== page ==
Boost Your Athletic 'Elasticity' With This Depth Jump Variation

Increasing explosiveness will allow you to express more force in less time, giving you a better chance of blowing by, through, above or around opponents.

Depth Jumps are one of the most popular advanced jump exercises used to develop explosive power. The most common way to execute a Depth Jump is by simply stepping off a box and jumping up as high as possible.

While this movement remains a staple in programs designed to enhance athletic performance, I believe a slight variation on the Depth Jump can further improve your reactive strength/elasticity.

Why is reactive strength an important quality for athletes?

Read More >>

Depth Jumps are one of the most popular advanced jump exercises used to develop explosive power. The most common way to execute a Depth Jump is by simply stepping off a box and jumping up as high as possible.

While this movement remains a staple in programs designed to enhance athletic performance, I believe a slight variation on the Depth Jump can further improve your reactive strength/elasticity.

Why is reactive strength an important quality for athletes?

Because explosiveness matters. Increasing your reactive strength will allow you to express more force in less time, giving you a better chance of blowing by, through, above or around opponents. Reactive strength is correlated with change-of-direction speed, and it's been shown to be a key differentiator between slow and fast athletes.

The takeaway?

If you want to run faster, work on your reactive strength. A great exercise for boosting this "athletic elasticity" is the Depth Jump Over Hurdle. The addition of the hurdle helps athletes get used to jumping both up and forward, which is more realistic to how they'll express force in sport.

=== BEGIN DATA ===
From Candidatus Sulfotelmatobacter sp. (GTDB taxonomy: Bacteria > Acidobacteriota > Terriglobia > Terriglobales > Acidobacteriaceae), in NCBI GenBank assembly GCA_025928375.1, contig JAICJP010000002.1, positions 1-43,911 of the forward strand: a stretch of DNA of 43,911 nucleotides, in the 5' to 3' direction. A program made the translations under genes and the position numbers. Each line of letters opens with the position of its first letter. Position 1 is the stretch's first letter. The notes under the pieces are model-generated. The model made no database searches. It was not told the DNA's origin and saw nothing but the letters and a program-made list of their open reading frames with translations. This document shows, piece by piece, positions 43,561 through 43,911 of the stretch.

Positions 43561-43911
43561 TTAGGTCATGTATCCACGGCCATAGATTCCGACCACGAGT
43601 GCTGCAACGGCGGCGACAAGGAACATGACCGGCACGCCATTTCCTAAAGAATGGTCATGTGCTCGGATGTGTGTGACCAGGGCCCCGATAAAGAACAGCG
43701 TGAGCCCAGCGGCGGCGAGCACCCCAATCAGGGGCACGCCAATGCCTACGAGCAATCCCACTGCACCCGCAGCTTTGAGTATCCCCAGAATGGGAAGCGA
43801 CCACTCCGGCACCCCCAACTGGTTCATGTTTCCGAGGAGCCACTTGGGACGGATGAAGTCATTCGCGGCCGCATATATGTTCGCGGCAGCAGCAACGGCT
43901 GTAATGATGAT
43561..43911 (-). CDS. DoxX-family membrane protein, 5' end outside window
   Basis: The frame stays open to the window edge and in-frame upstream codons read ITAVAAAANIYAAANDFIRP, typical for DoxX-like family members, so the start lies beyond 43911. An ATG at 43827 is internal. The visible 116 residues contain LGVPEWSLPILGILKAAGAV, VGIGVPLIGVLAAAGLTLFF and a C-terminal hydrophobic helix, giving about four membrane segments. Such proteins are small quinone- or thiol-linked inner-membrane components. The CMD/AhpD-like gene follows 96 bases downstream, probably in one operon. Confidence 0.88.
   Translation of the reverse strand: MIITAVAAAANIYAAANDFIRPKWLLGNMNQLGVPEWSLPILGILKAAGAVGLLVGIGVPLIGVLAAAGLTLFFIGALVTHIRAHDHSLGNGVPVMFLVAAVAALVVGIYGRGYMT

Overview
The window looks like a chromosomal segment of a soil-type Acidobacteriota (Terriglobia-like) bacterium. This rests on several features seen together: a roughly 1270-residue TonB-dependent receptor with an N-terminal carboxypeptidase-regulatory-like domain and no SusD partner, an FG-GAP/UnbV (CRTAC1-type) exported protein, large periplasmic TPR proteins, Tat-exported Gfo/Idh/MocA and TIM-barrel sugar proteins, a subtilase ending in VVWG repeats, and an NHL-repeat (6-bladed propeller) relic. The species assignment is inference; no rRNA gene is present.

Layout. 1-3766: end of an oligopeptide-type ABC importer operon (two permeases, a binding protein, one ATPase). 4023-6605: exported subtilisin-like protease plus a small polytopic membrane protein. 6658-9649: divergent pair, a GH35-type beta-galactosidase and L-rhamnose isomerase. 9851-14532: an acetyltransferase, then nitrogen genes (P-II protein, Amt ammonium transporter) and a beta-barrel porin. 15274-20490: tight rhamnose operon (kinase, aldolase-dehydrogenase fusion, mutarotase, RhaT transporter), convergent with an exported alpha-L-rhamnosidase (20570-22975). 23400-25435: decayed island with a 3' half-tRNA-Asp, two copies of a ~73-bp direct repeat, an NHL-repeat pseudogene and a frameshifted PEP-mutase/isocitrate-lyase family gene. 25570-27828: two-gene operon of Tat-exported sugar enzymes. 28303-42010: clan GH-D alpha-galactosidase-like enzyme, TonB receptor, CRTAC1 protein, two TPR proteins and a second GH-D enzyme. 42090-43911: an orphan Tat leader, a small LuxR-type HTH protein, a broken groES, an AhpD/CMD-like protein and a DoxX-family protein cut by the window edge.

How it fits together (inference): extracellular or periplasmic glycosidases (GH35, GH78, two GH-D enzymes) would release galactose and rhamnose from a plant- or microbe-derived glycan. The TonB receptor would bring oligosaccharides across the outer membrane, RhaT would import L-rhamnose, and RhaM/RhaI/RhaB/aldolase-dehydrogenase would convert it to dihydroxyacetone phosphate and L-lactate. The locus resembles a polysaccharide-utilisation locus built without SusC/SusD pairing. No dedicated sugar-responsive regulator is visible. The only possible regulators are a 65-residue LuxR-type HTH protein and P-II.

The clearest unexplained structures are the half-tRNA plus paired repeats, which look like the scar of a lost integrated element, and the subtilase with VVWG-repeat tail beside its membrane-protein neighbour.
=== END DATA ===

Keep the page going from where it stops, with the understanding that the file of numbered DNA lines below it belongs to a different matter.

How to Perform the Depth Jump Over Hurdle

  • Leading with one leg, step down (don't jump) off the box. You should land with your foot angled slightly ahead of your knee rather then directly below it.
  • As soon as your feet touch the ground, explosively jump over the hurdle in front of you. When done right by a trained athlete, ground contact time will be very short (as in fewer than 0.2 seconds).
  • The higher the box, the higher the ground reaction forces your body must withstand. Start with a low box and a low hurdle. Once that becomes easy, increase the height of the hurdle next. Once that becomes easy, gradually work up to a higher box.
  • Using a box that is too high leads to longer ground contact times upon landing, which defeats the entire purpose of this exercise. Fast, reactive movement is what we're looking for here. For reference, I use 45-60 cm (18-24") boxes with most of my athletes.

READ MORE FROM YUNUS BARISIK:


Topics: LOWER BODY | DEPTH JUMP | EXPLOSIVENESS